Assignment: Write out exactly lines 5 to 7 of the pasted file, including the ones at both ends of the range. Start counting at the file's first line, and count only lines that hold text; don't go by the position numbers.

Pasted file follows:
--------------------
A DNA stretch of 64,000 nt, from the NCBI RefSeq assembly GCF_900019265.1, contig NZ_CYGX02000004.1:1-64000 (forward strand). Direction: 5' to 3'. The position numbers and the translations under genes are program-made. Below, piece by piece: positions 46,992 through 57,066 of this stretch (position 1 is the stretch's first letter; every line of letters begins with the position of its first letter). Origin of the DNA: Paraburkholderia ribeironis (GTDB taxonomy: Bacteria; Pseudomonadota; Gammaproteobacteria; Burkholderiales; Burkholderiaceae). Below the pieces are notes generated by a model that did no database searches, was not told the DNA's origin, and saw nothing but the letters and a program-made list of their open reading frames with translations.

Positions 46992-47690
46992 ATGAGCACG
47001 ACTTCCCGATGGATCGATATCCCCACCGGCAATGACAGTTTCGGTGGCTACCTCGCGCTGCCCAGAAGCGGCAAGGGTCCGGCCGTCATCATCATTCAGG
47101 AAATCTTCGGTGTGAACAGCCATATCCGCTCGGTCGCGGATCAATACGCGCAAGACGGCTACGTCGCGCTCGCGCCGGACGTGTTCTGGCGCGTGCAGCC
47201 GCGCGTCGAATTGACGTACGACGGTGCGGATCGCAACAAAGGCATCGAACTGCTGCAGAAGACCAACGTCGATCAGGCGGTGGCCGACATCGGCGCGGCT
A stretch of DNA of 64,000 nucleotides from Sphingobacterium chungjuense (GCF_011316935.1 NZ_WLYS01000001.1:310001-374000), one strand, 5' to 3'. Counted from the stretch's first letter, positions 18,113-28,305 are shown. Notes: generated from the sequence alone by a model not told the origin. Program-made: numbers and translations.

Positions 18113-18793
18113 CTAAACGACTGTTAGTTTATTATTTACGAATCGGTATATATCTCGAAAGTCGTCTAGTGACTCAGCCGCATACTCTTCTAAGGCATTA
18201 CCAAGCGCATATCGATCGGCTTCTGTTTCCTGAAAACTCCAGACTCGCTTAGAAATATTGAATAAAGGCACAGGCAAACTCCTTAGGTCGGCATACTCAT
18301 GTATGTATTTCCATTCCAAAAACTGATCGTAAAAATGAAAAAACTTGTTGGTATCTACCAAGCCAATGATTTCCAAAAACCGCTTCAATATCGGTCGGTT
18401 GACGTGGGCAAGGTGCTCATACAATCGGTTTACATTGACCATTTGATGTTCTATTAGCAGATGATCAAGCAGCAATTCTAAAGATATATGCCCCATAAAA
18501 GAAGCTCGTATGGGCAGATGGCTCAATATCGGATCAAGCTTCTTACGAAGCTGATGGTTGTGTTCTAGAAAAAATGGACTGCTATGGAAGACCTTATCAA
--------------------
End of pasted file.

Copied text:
47101 AAATCTTCGGTGTGAACAGCCATATCCGCTCGGTCGCGGATCAATACGCGCAAGACGGCTACGTCGCGCTCGCGCCGGACGTGTTCTGGCGCGTGCAGCC
47201 GCGCGTCGAATTGACGTACGACGGTGCGGATCGCAACAAAGGCATCGAACTGCTGCAGAAGACCAACGTCGATCAGGCGGTGGCCGACATCGGCGCGGCT
A stretch of DNA of 64,000 nucleotides from Sphingobacterium chungjuense (GCF_011316935.1 NZ_WLYS01000001.1:310001-374000), one strand, 5' to 3'. Counted from the stretch's first letter, positions 18,113-28,305 are shown. Notes: generated from the sequence alone by a model not told the origin. Program-made: numbers and translations.